Wage assignments allow creditors to take money directly from an employee’s paycheck to pay off a debt. They are voluntary agreements between the employee and the creditor. Due to the fact that employees must sign documents authorizing a creditor to take money from their paycheck, wage assignments do not require court approval. These arrangements differ from wage garnishments, in which a creditor must go to court to obtain permission to collect part of a debtor’s wages. Moreover, the employee typically has the right to terminate the wage assignments, while one must go through a legal process to stop a wage garnishment.
The United States often uses wage assignments to collect child support payments. Wage assignments may also be utilized to pay off other debts such as unpaid taxes or loans.
Wage assignments are not regulated by federal law and therefore are not required to follow the Federal Consumer Credit Protection Act. The laws concerning wage assignment vary from state to state. Following are a few examples of restrictions in various states:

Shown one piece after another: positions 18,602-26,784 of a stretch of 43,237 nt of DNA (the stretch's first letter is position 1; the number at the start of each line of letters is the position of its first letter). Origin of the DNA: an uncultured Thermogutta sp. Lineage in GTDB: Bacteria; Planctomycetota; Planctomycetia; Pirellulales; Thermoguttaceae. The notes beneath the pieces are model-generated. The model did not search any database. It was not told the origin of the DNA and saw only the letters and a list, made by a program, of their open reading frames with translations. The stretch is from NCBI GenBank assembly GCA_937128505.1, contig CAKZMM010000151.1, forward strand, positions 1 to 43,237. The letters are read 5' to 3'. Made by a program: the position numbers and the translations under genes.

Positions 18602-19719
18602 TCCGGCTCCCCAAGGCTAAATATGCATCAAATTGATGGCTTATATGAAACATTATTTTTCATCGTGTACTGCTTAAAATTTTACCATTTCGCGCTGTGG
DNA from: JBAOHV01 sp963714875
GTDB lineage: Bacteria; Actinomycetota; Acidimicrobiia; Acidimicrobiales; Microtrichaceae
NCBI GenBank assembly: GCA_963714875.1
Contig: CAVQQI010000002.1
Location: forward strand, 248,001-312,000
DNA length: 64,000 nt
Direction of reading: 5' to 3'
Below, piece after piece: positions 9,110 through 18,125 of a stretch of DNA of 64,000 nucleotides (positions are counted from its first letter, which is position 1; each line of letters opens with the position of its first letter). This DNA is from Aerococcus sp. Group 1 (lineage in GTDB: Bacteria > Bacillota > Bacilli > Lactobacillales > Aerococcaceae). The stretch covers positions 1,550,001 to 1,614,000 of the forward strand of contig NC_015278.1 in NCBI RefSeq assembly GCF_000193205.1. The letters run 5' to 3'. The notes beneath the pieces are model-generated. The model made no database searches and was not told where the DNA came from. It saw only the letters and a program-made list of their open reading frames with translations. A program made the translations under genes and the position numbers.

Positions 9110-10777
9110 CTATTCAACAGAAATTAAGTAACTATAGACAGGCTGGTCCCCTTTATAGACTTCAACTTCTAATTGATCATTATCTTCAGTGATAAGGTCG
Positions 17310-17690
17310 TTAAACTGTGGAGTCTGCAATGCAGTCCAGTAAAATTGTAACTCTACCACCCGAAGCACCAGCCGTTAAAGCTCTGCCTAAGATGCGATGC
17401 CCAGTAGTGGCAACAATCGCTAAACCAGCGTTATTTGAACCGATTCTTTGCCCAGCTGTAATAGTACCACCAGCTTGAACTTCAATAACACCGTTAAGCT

Wage assignments are undoubtedly a complicated subject. As a matter of fact, plenty of people are not aware of the differences between wage assignments and wage garnishments. Also, although wage assignments are voluntary, employees are not always aware that they agreed to them. Wage assignment provisions may be hidden among the fine print in consumer contracts and loan documents, and employees may not learn about these clauses until it is too late. This is why it is essential to hire proper legal representation to review important contracts before signing them. A seasoned attorney will be able to help you handle these complex arrangements.